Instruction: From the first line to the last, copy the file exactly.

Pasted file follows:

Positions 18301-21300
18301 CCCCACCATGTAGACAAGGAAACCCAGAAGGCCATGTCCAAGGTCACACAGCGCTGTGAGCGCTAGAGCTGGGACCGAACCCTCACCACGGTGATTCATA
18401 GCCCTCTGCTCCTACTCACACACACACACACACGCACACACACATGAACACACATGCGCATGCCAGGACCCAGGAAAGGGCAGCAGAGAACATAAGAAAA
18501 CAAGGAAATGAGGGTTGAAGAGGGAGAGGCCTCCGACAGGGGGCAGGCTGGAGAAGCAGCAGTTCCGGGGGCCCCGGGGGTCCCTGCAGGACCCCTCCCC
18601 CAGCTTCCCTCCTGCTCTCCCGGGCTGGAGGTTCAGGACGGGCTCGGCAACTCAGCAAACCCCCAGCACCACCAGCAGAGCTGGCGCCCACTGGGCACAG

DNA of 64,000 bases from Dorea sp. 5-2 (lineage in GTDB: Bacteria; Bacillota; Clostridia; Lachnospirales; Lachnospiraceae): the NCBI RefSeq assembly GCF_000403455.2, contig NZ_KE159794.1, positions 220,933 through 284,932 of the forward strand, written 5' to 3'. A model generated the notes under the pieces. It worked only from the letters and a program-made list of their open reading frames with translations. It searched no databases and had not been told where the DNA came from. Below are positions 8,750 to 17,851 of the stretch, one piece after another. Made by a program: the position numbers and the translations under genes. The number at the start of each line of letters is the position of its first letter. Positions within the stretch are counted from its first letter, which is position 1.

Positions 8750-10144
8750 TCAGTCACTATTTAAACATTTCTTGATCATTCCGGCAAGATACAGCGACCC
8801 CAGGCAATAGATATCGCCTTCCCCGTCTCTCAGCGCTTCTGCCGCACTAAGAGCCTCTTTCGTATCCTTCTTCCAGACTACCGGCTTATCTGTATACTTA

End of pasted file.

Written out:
Positions 18301-21300
18301 CCCCACCATGTAGACAAGGAAACCCAGAAGGCCATGTCCAAGGTCACACAGCGCTGTGAGCGCTAGAGCTGGGACCGAACCCTCACCACGGTGATTCATA
18401 GCCCTCTGCTCCTACTCACACACACACACACACGCACACACACATGAACACACATGCGCATGCCAGGACCCAGGAAAGGGCAGCAGAGAACATAAGAAAA
18501 CAAGGAAATGAGGGTTGAAGAGGGAGAGGCCTCCGACAGGGGGCAGGCTGGAGAAGCAGCAGTTCCGGGGGCCCCGGGGGTCCCTGCAGGACCCCTCCCC
18601 CAGCTTCCCTCCTGCTCTCCCGGGCTGGAGGTTCAGGACGGGCTCGGCAACTCAGCAAACCCCCAGCACCACCAGCAGAGCTGGCGCCCACTGGGCACAG

DNA of 64,000 bases from Dorea sp. 5-2 (lineage in GTDB: Bacteria; Bacillota; Clostridia; Lachnospirales; Lachnospiraceae): the NCBI RefSeq assembly GCF_000403455.2, contig NZ_KE159794.1, positions 220,933 through 284,932 of the forward strand, written 5' to 3'. A model generated the notes under the pieces. It worked only from the letters and a program-made list of their open reading frames with translations. It searched no databases and had not been told where the DNA came from. Below are positions 8,750 to 17,851 of the stretch, one piece after another. Made by a program: the position numbers and the translations under genes. The number at the start of each line of letters is the position of its first letter. Positions within the stretch are counted from its first letter, which is position 1.

Positions 8750-10144
8750 TCAGTCACTATTTAAACATTTCTTGATCATTCCGGCAAGATACAGCGACCC
8801 CAGGCAATAGATATCGCCTTCCCCGTCTCTCAGCGCTTCTGCCGCACTAAGAGCCTCTTTCGTATCCTTCTTCCAGACTACCGGCTTATCTGTATACTTA